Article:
Let me reach out to you in a disruptive way.

Is it possible to be both 'disruptive' and to 'reach out'?  Maybe.  However, one seems so off-putting and the other so on-putting.

I think I wear the 'disruptive' description  - sometimes.  It can give deliver an edginess, when a point has been well-considered.

People who are known to be disruptive regularly tend to be looking up a lot, because they are often looked down upon. They don't have a good reason to disrupt - they just do it without thinking. Disruptive behavior often means messing it up without cleaning it up (but in my case I will be ready to clean, most anytime, anywhere).

Used in the very 'today' language, being disruptive purposely, is more of a compliment than a detriment.  BUT one  needs to use it judiciously, not recklessly.  It means putting forth an idea but not acting like you're married to it, or even engaged to it, or even going steady with it.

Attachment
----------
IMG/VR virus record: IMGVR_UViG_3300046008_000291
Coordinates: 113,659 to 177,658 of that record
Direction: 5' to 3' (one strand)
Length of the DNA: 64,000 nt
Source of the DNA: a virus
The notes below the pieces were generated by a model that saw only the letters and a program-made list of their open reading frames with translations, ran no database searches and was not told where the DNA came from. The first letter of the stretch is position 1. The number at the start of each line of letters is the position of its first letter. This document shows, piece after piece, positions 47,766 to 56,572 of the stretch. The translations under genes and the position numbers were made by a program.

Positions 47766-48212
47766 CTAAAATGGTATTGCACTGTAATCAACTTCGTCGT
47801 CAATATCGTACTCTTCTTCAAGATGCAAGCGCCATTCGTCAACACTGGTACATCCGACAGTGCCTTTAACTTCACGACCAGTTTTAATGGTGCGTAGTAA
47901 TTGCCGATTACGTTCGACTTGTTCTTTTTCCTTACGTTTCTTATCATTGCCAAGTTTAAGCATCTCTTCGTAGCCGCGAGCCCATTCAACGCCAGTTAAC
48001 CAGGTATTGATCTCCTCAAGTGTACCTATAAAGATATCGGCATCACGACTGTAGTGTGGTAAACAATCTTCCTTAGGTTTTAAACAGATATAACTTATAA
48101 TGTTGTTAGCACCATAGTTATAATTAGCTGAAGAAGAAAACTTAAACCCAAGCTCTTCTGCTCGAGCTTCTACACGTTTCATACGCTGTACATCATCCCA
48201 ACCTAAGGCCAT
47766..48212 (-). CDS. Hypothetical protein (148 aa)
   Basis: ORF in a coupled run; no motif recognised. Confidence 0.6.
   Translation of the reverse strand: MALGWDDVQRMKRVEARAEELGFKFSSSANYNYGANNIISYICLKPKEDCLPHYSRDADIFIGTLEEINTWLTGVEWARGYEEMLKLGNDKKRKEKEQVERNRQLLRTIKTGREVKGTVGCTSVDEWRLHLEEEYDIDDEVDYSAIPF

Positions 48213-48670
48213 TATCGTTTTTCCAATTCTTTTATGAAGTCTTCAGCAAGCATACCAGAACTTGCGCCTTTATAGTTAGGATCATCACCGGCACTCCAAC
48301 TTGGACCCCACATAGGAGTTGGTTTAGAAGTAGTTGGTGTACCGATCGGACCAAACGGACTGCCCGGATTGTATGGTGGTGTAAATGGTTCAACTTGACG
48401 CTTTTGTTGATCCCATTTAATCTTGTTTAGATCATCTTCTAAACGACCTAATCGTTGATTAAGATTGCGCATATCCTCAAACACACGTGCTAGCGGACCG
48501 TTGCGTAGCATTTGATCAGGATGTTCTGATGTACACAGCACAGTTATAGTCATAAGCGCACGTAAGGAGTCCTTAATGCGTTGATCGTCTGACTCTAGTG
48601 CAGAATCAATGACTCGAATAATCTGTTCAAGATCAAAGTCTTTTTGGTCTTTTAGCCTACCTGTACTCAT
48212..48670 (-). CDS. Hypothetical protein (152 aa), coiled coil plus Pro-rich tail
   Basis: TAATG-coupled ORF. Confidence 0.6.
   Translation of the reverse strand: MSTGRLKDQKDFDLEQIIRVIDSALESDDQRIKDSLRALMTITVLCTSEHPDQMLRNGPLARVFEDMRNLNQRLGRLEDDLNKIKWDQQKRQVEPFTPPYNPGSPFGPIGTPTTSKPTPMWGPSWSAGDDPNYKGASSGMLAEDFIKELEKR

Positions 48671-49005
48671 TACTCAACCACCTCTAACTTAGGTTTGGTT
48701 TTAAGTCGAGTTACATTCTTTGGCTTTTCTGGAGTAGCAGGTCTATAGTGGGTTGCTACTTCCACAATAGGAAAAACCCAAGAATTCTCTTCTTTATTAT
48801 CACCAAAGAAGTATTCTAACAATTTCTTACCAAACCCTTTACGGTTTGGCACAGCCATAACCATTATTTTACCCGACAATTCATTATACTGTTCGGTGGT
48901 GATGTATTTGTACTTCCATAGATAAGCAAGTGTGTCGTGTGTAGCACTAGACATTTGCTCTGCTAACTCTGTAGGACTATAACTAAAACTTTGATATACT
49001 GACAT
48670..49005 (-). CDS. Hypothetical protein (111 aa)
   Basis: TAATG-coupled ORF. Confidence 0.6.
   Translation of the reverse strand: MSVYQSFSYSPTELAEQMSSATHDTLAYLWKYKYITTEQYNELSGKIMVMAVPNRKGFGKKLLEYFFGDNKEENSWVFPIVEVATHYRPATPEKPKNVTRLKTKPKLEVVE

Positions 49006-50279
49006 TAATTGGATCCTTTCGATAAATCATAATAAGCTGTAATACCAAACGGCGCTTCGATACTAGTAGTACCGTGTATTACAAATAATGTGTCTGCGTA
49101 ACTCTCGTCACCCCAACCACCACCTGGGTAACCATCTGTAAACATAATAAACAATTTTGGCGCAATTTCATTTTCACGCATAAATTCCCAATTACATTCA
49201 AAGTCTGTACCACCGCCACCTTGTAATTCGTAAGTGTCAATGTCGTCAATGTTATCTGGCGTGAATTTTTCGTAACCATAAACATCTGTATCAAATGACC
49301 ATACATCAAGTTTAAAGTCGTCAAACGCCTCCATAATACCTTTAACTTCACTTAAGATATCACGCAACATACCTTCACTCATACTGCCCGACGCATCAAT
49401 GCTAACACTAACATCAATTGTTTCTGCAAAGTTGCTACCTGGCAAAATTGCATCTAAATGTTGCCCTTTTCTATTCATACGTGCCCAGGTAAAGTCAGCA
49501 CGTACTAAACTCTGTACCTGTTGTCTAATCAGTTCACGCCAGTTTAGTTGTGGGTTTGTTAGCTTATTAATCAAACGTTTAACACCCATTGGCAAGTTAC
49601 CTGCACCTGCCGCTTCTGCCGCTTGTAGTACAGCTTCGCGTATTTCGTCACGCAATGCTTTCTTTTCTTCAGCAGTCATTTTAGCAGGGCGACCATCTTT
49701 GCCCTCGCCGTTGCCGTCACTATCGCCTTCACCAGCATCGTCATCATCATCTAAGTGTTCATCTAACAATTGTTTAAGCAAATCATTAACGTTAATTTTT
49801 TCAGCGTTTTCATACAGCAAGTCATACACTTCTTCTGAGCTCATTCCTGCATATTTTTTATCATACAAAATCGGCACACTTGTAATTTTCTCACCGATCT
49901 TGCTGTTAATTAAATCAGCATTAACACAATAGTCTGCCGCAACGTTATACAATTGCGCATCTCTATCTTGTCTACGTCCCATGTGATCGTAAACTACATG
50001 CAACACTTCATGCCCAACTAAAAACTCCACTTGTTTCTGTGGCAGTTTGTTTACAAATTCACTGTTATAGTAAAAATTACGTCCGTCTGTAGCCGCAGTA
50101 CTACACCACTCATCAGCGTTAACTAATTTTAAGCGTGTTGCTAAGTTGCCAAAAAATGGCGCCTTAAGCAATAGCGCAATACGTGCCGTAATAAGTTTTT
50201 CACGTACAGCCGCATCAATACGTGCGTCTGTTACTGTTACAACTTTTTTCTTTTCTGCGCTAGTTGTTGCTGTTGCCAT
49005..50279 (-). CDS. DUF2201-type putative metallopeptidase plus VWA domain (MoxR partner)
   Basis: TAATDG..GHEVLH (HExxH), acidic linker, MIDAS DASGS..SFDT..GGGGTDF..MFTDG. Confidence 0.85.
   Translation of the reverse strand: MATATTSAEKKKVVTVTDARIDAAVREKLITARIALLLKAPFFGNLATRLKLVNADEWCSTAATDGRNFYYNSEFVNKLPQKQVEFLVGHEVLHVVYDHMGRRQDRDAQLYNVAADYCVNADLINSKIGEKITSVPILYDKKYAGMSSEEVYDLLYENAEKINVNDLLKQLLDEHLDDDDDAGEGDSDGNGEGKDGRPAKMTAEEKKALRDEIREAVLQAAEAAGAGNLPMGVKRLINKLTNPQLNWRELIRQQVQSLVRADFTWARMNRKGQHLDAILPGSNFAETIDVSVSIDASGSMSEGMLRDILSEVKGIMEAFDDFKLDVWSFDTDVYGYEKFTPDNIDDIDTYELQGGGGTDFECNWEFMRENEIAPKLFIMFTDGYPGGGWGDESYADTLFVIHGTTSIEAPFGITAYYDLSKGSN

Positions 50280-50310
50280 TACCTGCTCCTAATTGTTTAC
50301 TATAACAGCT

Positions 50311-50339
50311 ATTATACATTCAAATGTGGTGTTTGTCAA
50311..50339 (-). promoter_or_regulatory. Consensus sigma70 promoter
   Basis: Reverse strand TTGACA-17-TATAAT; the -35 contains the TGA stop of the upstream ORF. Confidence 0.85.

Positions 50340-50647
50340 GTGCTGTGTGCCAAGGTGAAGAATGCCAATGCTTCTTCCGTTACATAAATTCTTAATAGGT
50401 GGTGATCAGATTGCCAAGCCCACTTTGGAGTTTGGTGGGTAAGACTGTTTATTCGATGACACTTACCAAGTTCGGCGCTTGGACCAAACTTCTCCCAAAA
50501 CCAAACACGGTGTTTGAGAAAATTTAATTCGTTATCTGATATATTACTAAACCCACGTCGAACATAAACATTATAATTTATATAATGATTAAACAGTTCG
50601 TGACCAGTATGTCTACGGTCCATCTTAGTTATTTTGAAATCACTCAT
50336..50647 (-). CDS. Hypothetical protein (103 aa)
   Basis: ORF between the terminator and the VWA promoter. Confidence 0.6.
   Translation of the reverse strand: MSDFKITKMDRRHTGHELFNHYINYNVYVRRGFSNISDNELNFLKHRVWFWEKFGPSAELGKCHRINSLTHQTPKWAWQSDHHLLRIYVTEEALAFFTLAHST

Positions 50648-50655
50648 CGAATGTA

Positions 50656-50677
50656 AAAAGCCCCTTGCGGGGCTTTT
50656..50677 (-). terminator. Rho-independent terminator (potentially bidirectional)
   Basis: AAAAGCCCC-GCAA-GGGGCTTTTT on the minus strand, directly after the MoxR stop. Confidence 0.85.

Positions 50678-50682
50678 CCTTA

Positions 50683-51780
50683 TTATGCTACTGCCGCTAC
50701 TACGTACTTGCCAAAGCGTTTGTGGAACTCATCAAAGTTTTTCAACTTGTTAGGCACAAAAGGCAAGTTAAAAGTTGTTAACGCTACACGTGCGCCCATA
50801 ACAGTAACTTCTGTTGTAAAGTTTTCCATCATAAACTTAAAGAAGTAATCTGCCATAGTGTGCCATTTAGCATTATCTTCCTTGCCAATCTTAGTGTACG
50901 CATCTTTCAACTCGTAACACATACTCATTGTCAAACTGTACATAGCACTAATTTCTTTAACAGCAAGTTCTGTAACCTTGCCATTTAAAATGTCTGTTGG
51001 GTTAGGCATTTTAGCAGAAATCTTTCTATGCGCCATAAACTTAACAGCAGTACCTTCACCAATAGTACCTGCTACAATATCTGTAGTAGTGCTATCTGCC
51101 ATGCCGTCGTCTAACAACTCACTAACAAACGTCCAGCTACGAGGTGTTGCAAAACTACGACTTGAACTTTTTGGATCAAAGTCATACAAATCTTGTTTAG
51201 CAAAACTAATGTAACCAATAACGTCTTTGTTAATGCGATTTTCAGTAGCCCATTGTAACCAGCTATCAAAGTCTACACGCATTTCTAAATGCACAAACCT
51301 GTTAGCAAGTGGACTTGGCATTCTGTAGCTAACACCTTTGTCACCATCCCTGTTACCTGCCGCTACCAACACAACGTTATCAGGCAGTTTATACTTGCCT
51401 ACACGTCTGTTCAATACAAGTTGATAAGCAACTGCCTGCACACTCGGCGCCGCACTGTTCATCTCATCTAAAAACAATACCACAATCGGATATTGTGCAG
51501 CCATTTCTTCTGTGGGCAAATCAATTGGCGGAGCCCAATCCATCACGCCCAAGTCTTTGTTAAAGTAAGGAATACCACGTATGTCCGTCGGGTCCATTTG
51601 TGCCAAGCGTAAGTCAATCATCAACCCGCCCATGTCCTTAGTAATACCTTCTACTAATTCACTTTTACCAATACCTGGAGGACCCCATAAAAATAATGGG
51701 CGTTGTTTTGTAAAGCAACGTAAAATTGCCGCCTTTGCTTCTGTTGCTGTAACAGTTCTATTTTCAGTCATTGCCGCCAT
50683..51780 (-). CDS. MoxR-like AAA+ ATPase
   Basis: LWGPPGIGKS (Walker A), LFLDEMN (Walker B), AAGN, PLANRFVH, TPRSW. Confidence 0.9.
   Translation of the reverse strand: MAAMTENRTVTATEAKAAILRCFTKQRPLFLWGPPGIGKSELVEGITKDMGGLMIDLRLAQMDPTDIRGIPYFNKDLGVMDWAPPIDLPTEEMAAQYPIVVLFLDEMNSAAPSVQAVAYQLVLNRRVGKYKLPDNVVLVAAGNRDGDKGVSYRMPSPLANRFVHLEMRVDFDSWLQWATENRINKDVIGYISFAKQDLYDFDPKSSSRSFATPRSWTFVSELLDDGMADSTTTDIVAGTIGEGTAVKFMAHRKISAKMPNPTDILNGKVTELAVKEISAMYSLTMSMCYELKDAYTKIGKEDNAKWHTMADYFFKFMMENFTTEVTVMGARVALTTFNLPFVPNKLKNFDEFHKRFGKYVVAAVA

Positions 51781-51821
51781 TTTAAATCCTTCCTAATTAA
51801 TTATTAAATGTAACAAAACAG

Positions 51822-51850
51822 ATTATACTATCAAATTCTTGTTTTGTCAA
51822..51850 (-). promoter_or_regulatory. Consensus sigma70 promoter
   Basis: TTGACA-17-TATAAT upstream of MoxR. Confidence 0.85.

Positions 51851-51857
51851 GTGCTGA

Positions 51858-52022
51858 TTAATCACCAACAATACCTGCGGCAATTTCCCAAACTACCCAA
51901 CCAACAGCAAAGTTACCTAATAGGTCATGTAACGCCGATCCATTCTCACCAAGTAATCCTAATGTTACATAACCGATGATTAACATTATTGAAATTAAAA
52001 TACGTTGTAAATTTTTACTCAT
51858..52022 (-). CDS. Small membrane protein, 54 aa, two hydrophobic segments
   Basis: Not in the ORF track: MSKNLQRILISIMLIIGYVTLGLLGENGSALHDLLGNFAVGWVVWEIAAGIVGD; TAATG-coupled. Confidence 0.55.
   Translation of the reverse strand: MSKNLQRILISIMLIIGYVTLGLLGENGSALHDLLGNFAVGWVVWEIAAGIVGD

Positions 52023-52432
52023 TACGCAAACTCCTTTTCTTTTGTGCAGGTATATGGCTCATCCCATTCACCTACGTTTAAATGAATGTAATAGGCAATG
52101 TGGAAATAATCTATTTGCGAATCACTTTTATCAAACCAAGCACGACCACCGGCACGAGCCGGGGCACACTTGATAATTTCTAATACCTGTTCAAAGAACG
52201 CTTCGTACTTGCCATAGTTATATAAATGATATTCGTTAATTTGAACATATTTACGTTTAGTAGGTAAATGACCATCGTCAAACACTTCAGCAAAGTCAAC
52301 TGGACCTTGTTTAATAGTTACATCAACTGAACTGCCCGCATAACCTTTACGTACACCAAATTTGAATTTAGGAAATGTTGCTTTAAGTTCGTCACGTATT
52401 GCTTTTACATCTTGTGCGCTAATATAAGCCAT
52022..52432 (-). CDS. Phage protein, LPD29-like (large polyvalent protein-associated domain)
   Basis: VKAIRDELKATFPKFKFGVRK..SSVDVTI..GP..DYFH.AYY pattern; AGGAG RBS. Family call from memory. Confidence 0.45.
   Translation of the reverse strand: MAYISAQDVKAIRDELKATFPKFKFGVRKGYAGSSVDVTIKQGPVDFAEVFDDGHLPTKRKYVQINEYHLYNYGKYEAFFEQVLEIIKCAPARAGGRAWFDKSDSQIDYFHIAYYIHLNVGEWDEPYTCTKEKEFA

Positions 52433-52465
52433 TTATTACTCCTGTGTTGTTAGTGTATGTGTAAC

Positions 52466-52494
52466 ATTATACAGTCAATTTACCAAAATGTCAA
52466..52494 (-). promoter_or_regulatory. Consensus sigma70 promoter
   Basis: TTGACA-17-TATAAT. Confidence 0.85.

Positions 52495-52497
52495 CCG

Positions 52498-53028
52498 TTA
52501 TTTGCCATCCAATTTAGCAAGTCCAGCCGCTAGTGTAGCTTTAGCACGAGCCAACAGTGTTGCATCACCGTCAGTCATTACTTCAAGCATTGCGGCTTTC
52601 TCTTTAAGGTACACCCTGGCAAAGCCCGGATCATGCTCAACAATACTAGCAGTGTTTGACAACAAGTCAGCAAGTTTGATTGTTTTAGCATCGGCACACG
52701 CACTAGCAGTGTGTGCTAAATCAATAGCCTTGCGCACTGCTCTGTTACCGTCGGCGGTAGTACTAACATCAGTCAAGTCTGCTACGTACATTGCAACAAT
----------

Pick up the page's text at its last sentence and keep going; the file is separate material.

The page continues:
Being disruptive means staying with it until one changes one's mind.  It is used gingerly.  It's not to be used too often because that makes it a joke.  And not too many people want to part of a joke.

"Reaching out" is used too much these days.  As a kid, I'd reach out (grab) the salt on the table, when I should have said "Please pass me the salt."  In the very 'today' language it's a touchy type of word.  "Thanks for reaching out to me."  "I want to reach out to you."  "Let's reach out to them."  Sometimes I think...no no no...don't touch me!

Reaching out seems condescending if it's not done well.  There should be more words following 'reaching out.'  "I wanted to reach out to you...because you have some strong thoughts about the subject."  "We've reached out to the group because of the quality of discussion that goes on there."

I expect that reaching out implies there could be a backing off by an unwilling recipient.  "I've reached out because you folks have the cash."  "I've reached out to you because you seem so alone." Hmmm...not so good.

I'm beginning to learn how to be 'un-reachable.'  I just turn it off - by saying 'no, thanks' without an explanation.  Have you ever thought about not giving a reason for something?  Try it!  Just don't follow up with any more words!  This is awkward at first but it saves a lot of small talk and rambling and then reluctantly acquiescing.

It's a perfect way of disrupting a conversation when someone is 'reaching out.'

Live richly,  marilyn


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